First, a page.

By Davion Smith, BVI News Online Staff
While several persons including Premier Dr D Orlando Smith gathered yesterday to celebrate Kyron McMaster for his world-leading run of 47.80 seconds in the 400 Metre Hurdles, McMaster shone light on the persons who long have been standing in the shadow of his growing success.
The hurdler’s eyes appeared filled with tears as he acknowledged his coach Dag Samuels.
“I want to stand here today (May 22) and say that I love him and I thank him for all the accomplishments that we’ve done, and this is just the beginning of something really [good]. We have much bigger plans ahead of us,” McMaster said at a congratulatory and welcome home ceremony last evening.
The 20-year-old athlete returned Sunday night from a track and field meet in Jamaica, where he became the fastest person this year in the 400 Metre Hurdles. He also is now the 28th fastest 400M hurdler of all times.
“To my parents – many, many times me and my father bicker a lot because he used to say ‘track is gonna take you, but you have to focus’. Sometime I maybe was not focused a lot; so he used to be on my back a lot… And [I also want to thank] my mom for changing my meal plans, because I used to eat a lot of junk food and now she has me eating healthy.”
Moments after his world leading run on Saturday night, the young athlete told the Jamaica Gleaner newspaper that he was motivated by the victory.
“It makes me feel very good as I have been having a good season so far, as my season’s best coming into the meet was 48.69 seconds, done in Gainsville, Florida, where my time was number three on the world list. Now I am really motivated to continue working harder, as now I will be a targeted man.”
Tourism and Olympic glory
Premier Smith, who is also minister with responsibility for tourism, used the platform at the event yesterday to describe McMaster’s performance as telling.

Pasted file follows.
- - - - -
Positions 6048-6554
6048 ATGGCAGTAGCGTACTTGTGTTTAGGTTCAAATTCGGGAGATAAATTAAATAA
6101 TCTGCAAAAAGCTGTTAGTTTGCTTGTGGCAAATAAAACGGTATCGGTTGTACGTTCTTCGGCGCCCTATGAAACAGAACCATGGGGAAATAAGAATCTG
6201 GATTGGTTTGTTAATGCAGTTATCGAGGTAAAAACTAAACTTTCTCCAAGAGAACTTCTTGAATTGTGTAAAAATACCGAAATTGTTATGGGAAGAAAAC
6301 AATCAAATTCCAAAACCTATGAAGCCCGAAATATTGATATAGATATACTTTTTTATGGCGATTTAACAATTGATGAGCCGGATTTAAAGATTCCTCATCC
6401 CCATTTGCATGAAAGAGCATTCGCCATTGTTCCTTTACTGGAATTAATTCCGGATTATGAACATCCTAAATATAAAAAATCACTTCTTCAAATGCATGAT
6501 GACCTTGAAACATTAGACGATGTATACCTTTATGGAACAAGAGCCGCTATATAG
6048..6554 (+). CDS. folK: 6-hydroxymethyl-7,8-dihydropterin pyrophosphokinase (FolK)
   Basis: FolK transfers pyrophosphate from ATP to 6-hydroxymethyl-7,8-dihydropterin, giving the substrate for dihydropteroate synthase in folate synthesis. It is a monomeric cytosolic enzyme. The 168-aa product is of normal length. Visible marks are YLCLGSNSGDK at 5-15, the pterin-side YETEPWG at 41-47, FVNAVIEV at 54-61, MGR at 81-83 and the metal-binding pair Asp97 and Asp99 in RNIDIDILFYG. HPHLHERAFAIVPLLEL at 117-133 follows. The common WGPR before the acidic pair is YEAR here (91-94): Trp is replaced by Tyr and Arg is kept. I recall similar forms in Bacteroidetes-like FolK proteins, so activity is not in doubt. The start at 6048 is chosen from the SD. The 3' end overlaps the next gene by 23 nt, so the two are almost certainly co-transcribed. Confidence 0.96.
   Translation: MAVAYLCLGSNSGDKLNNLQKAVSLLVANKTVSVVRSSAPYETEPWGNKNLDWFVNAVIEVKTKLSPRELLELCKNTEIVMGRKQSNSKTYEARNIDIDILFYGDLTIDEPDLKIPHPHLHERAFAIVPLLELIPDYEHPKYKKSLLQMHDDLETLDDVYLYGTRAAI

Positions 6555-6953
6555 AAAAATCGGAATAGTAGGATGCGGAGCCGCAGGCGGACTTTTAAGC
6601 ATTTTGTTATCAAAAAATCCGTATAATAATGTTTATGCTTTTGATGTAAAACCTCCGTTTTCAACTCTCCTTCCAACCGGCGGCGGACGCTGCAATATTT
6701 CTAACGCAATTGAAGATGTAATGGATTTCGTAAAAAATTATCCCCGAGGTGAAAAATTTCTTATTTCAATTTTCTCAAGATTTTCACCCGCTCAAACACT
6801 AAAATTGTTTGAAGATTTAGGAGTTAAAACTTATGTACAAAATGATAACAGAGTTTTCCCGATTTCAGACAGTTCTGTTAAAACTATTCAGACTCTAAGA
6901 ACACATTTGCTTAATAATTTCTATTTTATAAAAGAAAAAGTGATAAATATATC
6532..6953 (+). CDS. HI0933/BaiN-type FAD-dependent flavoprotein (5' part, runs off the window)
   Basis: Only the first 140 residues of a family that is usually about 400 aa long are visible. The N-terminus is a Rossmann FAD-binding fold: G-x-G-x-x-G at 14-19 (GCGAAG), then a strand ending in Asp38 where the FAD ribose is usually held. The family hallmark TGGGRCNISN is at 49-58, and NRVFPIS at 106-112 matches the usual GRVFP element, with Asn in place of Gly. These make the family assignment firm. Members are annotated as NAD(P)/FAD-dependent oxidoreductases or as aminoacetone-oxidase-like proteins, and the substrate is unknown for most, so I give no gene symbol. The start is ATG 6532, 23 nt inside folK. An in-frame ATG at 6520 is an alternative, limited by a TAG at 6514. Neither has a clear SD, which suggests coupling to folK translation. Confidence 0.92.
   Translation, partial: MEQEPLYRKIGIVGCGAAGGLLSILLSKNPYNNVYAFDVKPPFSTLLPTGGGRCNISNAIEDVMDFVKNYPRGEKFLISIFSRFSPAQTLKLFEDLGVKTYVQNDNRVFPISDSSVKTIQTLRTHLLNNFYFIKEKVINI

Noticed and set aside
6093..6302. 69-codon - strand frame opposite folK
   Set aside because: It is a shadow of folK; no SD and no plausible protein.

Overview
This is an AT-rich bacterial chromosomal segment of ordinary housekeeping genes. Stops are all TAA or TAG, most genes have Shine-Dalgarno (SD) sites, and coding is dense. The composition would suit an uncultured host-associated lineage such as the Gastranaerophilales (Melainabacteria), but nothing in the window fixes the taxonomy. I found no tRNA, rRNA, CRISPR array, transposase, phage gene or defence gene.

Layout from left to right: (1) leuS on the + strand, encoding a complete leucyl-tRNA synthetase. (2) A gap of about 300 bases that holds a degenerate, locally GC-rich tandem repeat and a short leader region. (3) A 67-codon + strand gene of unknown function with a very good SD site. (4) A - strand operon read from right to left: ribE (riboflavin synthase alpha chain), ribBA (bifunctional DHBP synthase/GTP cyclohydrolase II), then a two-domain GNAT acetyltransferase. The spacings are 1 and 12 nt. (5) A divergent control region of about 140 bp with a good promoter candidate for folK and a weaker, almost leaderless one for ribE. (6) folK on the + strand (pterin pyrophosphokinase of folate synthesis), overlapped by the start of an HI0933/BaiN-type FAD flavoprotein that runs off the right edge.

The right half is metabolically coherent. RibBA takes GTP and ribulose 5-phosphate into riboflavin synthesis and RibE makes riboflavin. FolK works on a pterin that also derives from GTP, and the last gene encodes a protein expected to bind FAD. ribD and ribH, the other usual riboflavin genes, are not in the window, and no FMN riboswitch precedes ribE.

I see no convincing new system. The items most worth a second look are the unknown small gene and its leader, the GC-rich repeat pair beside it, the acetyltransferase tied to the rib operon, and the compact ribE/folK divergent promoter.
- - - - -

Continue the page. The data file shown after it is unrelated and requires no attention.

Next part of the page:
“I was very impressed,” Premier Smith added.
“Sports tourism is one way to get us on the map in terms of tourism. I expect that [people] could be reading about the BVI… And hopefully they would want to come and see the place where this little boy grew up,” Premier Smith said while he boasted that he was the doctor who delivered the star athlete as a babe.
Meanwhile, minister responsible for sports Myron Walwyn, in his remarks, challenged McMaster to ‘break the glass ceiling’ for other athletes in the British Virgin Islands (BVI).
“He mentioned to me that he is also concerned about the other athletes as well – and things that we can do to make things better for them so they can reach the level that he’s at… I said to him: ‘I am going to say something to you Kyron that might sound selfish, but I’m not being selfish; I’m showing you something from a different perspective. Sometimes when you’re going somewhere, you can’t carry everybody with you one time. It’s too much weight for you to carry sometimes.”
“I said to him that, those behind, ‘I would hold the strain for them, but the most important thing that you can do for persons that you want to bring along is to break that glass ceiling’. That’s what I said to him,” Walwyn further told the audience gathered at the Central Administration Complex in Road Town.
He expressed hope that McMaster will win gold at the next Olympics.
“I am saying to you, ‘go out and break that glass ceiling and bring home an Olympic gold medal here for the people of the Virgin Islands! I believe with ever fibre of my being that you can do it and you will do it,” Walwyn further said.
Other persons who spoke at the event included BVI Athletics Association head Steve Augustine, as well as head of the BVI Olympic Committee Ephraim Penn.
While they touted McMaster as a future medalist in major athletic championships such as the Olympics, they called for continued Government support.
“Government continues to support the BVI athletes. I hope that Kyron’s accomplishment here today reinforces the need for you to continue to support the BVI athletes,” said Augustine, while he also called for support from corporate BVI.
Augustine also noted that the manager for the world’s fastest man – Usain Bolt out of Jamaica – already has expressed an interest in managing McMaster.
The athlete’s father, Anthony McMaster, told BVI News Online on Sunday that his son is already doing some work with Norman Peart, who is Bolt’s manager.
The elder McMaster also noted that Bolt’s manager was the one who encouraged the young athlete to compete in the Jamaica Invitational, where be beat a powerful field to set the fastest time this year.
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